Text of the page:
The recent power sector reforms, even in India, are aimed at facilitating power trade. The whole idea is that if energy can be traded easily, the prices will come down through competition. Therefore, the task of the policy makers — according to the current neo-conservative ideology — is to put in place a system that allows markets to operate and removes the regulators (in the US) or the public sector/government. Such a policy encourages power flows across large distances for reducing the price, even by a few cents. What nobody is talking about is that such additional power flows means that the grid (the high voltage transmission system) must be augmented to allow for such flows to take place safely. If we do not, increased blackouts are the likely consequence

What are the likely savings of such power trade in the US against the costs of augmenting the grid? By most optimistic computations, the savings are likely to be of the order of 5 per cent at most, and only 1 to 2 per cent in probability; a maximum saving of about 3 to 5 billion dollars. If the markets fail, as they did in California, the consumers could fork out even more than $50 billion that the California consumers lost. In addition, the cost of improving the grid — according to the Federal Electricity Regulatory Commission — is of the order of $50-100 billion.

In the US, various criticisms are now surfacing over increased de-regulation and rise of outages. The utilities are cutting back on maintenance and the systems are becoming more and more unreliable.

However, one central fact stands out in all this. Increasingly, there is nobody responsible for the system as a whole. With regulators losing their teeth, a fragmented system in which generators and utilities are being separated, reliability and stability is nobody’s baby. The most important technical achievement of 20th century American engineers is now being jeoparadised for the supposed gains of open access and power trade.

The US example is important for us in India. The Electricity Act 2003 follows the US fascination of deregulation. It has asked that all SEBs have to ensure open access. This means that all SEBs have to allow its network to be used for transmitting power from any generator (even a captive generator) to any bulk consumer. The Act also specifies that electricity should be a tradable commodity, and this indeed its entire raison d’etre.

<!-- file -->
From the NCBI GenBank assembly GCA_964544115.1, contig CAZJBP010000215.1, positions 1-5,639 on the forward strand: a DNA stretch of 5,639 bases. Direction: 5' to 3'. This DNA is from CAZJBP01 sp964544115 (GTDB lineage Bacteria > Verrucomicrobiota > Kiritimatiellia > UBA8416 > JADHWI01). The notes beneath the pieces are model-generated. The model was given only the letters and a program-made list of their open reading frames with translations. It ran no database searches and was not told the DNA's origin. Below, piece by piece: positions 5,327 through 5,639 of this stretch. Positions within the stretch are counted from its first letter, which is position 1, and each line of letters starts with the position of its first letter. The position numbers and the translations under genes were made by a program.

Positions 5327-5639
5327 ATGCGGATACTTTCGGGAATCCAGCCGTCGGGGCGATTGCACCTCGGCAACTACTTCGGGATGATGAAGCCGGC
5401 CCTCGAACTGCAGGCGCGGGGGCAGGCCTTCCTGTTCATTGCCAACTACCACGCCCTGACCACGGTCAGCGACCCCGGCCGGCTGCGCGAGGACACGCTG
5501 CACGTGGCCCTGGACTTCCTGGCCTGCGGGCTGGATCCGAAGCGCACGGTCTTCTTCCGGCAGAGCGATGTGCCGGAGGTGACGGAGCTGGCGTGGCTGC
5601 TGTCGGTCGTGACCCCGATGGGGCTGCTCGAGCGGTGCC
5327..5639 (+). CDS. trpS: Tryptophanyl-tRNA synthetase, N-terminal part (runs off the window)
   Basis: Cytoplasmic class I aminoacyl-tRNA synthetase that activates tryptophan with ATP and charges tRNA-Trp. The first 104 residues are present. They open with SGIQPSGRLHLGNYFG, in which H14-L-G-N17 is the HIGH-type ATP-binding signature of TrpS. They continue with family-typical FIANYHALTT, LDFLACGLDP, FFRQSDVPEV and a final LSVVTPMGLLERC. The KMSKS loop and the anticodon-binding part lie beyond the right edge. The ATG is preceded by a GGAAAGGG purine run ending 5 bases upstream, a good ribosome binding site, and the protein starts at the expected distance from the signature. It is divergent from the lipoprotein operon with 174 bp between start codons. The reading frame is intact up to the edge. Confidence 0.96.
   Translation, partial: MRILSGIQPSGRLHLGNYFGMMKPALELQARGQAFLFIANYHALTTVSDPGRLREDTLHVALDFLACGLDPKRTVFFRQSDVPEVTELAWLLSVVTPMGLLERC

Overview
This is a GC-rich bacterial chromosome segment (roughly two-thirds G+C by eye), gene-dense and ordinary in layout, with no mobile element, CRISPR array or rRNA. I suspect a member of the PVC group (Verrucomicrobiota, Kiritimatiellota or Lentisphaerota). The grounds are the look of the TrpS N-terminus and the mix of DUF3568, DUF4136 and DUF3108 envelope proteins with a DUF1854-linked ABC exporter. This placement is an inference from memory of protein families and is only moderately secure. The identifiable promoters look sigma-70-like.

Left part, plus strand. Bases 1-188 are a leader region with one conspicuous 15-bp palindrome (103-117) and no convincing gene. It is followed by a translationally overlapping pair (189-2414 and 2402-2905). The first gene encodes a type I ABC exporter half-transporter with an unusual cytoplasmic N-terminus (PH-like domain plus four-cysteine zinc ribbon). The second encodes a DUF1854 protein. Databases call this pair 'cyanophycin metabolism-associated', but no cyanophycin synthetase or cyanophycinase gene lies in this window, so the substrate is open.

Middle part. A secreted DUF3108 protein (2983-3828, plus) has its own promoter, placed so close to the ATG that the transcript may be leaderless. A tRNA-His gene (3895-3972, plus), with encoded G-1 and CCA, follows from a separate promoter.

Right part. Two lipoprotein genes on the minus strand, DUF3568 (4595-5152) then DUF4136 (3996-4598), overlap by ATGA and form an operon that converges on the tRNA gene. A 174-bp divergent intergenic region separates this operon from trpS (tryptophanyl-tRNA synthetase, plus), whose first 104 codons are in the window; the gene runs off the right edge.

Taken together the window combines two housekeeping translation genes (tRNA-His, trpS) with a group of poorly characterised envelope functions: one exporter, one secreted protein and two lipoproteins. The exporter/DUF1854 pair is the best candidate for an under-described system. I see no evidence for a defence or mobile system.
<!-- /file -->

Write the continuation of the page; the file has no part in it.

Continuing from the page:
In our earlier criticism of this concept of “open access”, welcomed by both the BJP and the Congress, we had raised two issues. One is if there is a scarcity of electricity as there is in India today, encouraging competition and power trade will only lead to profiteering and push up the prices. The other is that insisting on “open access” is asking the SEBs to sink huge amounts in transmission for which commensurate benefits are few. In effect, the government wants to subsidise power traders and private generators by asking already bankrupt SEBs to spend huge amounts for augmenting the existing transmission system.

The problem with the electricity reforms, both here and in large parts of the world, is that the attempt is to convert electricity to any other commodity. Unfortunately, the electrical system obeys laws of physics. We may decide that A will buy power from B, but the power flow does not happen this way. The flow will occur based on the entire set of grid conditions existing then.

Can the transmission system or the grid be made in such a way that large power flows are not a problem? The answer probably is that even if very large sums are spent on the grid, the electrical system with large power flows operating with the logic of the market, will always be more unstable then a system that allows local systems to be largely self-sufficient with only surplus and deficit being traded through links. This was how the grid was developed and still remains the most sensible way to operate the grid.

The entire development of power grids was based on power flows only as a back-up from other plants in case one fails and meeting shortages or distributing surplus from one area to another. It can be made to take in additional power flows if the direction and the quantum can be pre determined. One can then design these into the system. But building a system that can take any amount of power flow in any direction is both prohibitively expensive and inherently unstable.

Why are then such reforms being pushed? The answer lies in that increasingly, speculative capital and trade is taking control of the capitalist economies of advanced countries. It was Enron, which decided that the new economy meant power trade as business and not generation/transmission business. To help these traders, the government should chip in, not only in dismantling the existing regulatory controls but also funding the transmission network. The people would pay for these, pressurised by the lack of reliability of the system and finally increased power costs. So instead of lower electricity rates, the prices would actually rise. While the people would pay larger amounts, the power traders will make more and more money.

While advanced capitalism is seeing growth of the speculative economy, why is India following suit? Is it that speculative capital is becoming more entrenched here too or is it the neo-colonial belief whatever is good for US must be good for India today? The US blackout is only a precursor to what will happen here too and obviously much more often. With a fragmented network, increased power flows and a government that does not understand the difference between electrical power and soap as commodities, we are likely to see even higher costs of electricity accompanied by a lack of reliability as the Indian government follows the US style reforms.